How do last names work in your language and culture?

Posts55Likes36Joined23/3/2021LocationDavao / PH
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Tagalog
Learning Japanese, Portuguese, Spanish

Here in the Philippines, we have acquired most of our Last Names from Spanish. Our mother's maiden last name becomes our middle name. 

- By small and simple things are great things brought to pass! 

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#1
Posts187Likes65Joined19/9/2019LocationSão Paulo / BR
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Portuguese
Learning English, French, Italian, Spanish

Most last names in Brazil are European (even among people who clearly have no european origin), and it depends on the region the prevalence of Portuguese, Italian, Spanish, German, etc. We also have many Japanese last names. Indigenous people use the name of their "nation" as last name, but I believe it to be a new trend. It's always the father's name in the end and the mother's in the middle, but it's not mandatory, I only have my father's family name, for example.

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#2
Posts536Likes328Joined8/7/2018LocationAlmeria / ES
Native
English
Other Arabic - Egyptian, French, German, Spanish

july.lullalove wrote:
Here in the Philippines, we have acquired most of our Last Names from Spanish. Our mother's maiden last name becomes our middle name.


That is interesting with the maiden name becoming the middle name... In the UK we are named pretty freely, but the last name usually comes from your father not your mother (who takes your fathers surname when they marry anyway)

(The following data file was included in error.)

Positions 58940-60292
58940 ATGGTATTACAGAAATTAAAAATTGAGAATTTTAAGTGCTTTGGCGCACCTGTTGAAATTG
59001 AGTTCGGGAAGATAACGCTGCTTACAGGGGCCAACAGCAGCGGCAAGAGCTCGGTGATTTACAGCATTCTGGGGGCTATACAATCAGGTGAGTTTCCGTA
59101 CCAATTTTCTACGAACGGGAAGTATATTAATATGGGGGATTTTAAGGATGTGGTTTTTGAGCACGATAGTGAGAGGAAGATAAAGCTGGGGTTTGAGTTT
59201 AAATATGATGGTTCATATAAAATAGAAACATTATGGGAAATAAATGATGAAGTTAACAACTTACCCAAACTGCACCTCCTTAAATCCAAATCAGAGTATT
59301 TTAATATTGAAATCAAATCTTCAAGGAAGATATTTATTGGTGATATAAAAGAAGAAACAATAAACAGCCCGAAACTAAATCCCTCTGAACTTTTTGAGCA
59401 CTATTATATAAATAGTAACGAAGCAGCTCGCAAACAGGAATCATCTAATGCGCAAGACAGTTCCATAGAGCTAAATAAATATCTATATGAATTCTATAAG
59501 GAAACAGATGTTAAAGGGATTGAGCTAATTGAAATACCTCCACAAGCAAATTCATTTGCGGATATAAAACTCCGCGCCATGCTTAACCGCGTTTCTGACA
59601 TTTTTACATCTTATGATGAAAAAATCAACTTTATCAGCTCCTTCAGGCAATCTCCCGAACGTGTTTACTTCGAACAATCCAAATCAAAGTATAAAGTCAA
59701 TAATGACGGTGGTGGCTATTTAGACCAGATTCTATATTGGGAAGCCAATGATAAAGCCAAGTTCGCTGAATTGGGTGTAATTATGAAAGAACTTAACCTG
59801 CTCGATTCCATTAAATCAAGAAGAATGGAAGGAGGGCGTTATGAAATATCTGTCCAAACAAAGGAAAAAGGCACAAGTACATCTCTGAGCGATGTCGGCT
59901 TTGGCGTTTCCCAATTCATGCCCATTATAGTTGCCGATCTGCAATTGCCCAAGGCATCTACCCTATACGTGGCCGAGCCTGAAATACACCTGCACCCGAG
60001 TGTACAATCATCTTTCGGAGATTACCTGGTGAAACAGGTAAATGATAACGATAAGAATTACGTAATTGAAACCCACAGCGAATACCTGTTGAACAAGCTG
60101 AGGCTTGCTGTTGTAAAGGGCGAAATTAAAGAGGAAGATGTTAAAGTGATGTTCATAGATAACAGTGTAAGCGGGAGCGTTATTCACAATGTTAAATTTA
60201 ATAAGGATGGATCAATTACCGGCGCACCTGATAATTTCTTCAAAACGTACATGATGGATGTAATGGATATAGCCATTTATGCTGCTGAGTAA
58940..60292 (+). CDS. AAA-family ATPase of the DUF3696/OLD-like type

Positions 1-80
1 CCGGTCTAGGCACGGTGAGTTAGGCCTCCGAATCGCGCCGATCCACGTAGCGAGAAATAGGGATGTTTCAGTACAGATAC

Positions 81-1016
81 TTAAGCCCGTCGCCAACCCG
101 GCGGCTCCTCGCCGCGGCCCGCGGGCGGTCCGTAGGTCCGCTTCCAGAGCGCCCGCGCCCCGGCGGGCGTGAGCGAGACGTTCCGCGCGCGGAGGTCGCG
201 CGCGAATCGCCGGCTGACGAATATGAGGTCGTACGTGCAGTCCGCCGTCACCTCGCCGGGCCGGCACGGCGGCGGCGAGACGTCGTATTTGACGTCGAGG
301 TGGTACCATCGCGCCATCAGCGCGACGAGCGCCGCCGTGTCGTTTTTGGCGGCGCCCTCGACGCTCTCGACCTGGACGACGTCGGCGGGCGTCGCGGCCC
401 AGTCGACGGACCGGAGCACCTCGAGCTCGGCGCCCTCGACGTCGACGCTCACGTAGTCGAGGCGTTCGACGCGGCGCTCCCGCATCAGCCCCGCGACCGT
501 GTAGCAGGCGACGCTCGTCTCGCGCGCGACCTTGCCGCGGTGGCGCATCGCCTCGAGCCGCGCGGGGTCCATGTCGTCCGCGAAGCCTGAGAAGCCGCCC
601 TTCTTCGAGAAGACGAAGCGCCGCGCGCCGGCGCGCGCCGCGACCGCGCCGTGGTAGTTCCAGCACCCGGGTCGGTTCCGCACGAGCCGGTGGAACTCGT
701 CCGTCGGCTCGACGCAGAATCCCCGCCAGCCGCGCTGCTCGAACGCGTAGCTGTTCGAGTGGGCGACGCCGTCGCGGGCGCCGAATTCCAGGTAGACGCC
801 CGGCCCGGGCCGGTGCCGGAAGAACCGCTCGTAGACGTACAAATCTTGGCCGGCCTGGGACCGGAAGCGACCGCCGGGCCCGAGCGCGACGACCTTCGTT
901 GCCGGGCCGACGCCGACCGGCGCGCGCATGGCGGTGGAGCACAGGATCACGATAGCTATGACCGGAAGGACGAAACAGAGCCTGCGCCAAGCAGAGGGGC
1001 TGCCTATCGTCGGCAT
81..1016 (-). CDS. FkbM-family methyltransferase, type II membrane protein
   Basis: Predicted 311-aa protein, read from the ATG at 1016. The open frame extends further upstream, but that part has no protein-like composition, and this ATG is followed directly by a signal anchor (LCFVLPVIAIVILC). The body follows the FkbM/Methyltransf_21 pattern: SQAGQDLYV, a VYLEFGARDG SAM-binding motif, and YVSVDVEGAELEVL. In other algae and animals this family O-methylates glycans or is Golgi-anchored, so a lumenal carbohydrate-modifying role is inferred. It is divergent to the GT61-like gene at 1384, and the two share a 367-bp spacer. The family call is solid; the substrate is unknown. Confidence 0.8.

The native names in the UK go back to professions of the family and they borrow from germanic norse and french words

Butcher, Smith/Smyth, Carter, Wainwright...etc


In Spain they get one apellido from each parent the maternal from the mother and the paternal from the father

I learned recently from a Spanish friend that the suffix ez... means son/daughter of... so Martinez would have been son of Martin and Rodriguez... was once from son of Rodrigo etc. In English we also have surnames of this type as well with the suffix son... EG: Davison (son of David) Ericson (son of Eric)

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#3
Posts4Likes6Joined3/5/2021LocationPretoria / ZA
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Afrikaans, English
Learning Zulu

In isiZulu there are praise names attached to last names. So basically every amaZulu person has certain praise names that are connected to their ancestry for every surname. If you know an amaZulu person's praise name for their surname they'd be very impressed with you. 

Luke

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#4
Posts55Likes36Joined23/3/2021LocationDavao / PH
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Tagalog
Learning Japanese, Portuguese, Spanish

Valeria.Fontes wrote:
Most last names in Brazil are European (even among people who clearly have no european origin), and it depends on the region the prevalence of Portuguese, Italian, Spanish, German, etc. We also have many Japanese last names. Indigenous people use the name of their "nation" as last name, but I believe it to be a new trend. It's always the father's name in the end and the mother's in the middle, but it's not mandatory, I only have my father's family name, for example.


My maternal great-grandfather's family is one of those families who have used the name of the cities where they came from as a last name when they move to another place here in my country. 

- By small and simple things are great things brought to pass!